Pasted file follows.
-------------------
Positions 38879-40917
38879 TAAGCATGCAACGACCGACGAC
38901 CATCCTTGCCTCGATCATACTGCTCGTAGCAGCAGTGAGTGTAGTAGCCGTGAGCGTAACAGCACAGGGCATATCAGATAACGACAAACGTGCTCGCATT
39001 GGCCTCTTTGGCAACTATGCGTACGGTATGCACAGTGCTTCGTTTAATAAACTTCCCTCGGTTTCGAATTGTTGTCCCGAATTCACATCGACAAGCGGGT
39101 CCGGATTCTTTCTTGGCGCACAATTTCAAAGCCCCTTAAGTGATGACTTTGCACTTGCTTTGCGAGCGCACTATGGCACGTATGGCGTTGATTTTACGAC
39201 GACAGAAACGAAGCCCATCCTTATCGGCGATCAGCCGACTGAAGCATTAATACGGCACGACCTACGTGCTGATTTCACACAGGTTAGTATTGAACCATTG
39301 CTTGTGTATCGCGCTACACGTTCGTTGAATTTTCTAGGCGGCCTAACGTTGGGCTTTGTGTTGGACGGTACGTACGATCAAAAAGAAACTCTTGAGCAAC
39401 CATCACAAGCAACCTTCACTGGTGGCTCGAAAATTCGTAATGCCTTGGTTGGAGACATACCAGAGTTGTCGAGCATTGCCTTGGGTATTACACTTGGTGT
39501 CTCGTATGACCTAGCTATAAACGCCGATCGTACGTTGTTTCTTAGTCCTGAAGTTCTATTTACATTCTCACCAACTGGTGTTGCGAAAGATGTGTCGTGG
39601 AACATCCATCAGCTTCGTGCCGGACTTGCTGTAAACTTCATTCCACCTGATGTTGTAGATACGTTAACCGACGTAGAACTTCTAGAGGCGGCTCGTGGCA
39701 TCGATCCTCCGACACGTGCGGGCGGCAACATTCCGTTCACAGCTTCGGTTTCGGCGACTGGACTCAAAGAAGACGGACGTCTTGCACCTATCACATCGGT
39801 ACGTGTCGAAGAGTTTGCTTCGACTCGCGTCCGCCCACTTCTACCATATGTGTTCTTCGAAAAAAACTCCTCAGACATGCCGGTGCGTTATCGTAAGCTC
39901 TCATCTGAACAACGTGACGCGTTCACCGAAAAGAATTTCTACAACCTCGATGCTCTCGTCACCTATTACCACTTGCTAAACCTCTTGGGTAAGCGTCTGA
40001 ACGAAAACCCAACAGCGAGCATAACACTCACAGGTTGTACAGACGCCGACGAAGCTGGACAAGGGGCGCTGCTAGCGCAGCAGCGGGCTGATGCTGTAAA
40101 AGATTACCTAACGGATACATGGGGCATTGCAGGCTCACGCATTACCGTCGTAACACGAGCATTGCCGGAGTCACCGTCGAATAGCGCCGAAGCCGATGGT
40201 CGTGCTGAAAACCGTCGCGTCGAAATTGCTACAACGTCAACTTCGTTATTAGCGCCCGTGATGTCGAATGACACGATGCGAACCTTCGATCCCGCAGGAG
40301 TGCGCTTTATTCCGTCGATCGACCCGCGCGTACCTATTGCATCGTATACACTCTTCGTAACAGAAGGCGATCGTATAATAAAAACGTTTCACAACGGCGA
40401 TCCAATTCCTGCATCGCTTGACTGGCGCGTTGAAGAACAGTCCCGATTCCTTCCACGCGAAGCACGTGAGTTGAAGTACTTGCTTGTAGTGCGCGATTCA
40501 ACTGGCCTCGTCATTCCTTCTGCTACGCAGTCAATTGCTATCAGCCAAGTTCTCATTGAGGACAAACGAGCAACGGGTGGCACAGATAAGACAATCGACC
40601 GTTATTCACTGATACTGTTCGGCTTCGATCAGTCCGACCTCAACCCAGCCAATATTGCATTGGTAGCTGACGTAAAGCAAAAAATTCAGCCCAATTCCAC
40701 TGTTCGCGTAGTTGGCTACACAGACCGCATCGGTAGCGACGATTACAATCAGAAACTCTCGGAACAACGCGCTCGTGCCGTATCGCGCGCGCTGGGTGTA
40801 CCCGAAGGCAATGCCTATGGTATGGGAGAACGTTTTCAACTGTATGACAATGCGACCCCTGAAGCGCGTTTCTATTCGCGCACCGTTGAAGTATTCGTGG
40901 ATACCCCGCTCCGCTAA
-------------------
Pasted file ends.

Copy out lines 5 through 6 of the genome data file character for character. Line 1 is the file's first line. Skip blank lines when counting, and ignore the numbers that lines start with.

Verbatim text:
39101 CCGGATTCTTTCTTGGCGCACAATTTCAAAGCCCCTTAAGTGATGACTTTGCACTTGCTTTGCGAGCGCACTATGGCACGTATGGCGTTGATTTTACGAC
39201 GACAGAAACGAAGCCCATCCTTATCGGCGATCAGCCGACTGAAGCATTAATACGGCACGACCTACGTGCTGATTTCACACAGGTTAGTATTGAACCATTG